Car Magazine, Issue 491,July 2003, pg. 57, Michael Stahl
Somebody on a whole other continent asked me recently about the speed limit on motorways in Europe. Given that I travel around a bit, and like to think I know approximately everything about everything, I was happy to give him a concise and immediate answer.
"The autoroute limit in France is 80mph, but everybody does 105mph. Whereas, in Italy, the limit is also 80mph, which they're about to raise to 95, but only in some places, although it doesn't really matter where, because everyone does 125. And in Germany, on a lot of autobahns you can go absolutely flat as a maggot, fast as you want. Most people go about 105."
Shackled, like Britons, to an eagerly policed speed limit on his country's motorways, my friend couldn't believe his ears. And the hardest for him to hear was the bit about Germany. He'd been so comprehensively browbeaten by his government's anti-speed message, he was convinced that taking away the speed limit could only result in every vehicle rasping on its rev-limiter in top (cue sfx: Stuka dive-bomber) until it either ran out of fuel, disintegrated, or until everyone inside just sort-of spontaneously, umm, died for no evident reason.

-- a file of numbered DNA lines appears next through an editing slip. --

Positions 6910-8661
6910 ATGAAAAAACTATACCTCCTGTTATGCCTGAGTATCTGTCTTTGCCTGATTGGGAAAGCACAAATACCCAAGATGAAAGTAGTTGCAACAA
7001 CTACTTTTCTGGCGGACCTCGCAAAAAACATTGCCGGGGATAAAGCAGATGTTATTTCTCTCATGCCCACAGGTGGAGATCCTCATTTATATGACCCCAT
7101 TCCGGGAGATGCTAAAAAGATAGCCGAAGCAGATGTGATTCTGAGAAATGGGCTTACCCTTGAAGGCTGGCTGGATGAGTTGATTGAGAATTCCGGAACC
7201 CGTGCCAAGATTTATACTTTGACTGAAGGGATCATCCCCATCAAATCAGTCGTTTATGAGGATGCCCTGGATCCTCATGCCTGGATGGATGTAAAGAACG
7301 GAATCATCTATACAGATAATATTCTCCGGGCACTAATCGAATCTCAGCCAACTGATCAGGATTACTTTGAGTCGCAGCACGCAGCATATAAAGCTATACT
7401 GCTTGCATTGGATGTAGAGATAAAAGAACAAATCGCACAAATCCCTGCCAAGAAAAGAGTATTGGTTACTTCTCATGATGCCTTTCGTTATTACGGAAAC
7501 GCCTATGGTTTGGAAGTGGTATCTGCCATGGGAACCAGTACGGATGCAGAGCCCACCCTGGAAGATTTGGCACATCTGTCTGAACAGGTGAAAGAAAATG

"Well, uhh, no," I said. "People just seem to drive at whatever speed they feel safe, comfortable and in control."
It was spooky to realize that his government's 'road safety' electrode/testicle-interfacing had even managed to overwrite humanity's strongest instinct: survival. He seemed to be convinced that, although he is a father of two, he could no longer be trusted as an arbiter of his own, or anyone else's safety. "Phew, thanks for pulling me over, officer. I hadn't realized that I was currently in the grip of blood-curdling terror."
I was thinking about this earlier this year, when... You know what? I wasn't thinking about this at all earlier this year, when I raised my personal top-speed record to 190mph. My previous best had been 177-mph in a Porsche 928 GTS automatic, recorded during a motoring magazine's fast-fest almost 11 years earlier. I know that my 928 record would have been accurate enough to stand up in court because it was verified by radar - for once, actually being used in an educational capacity.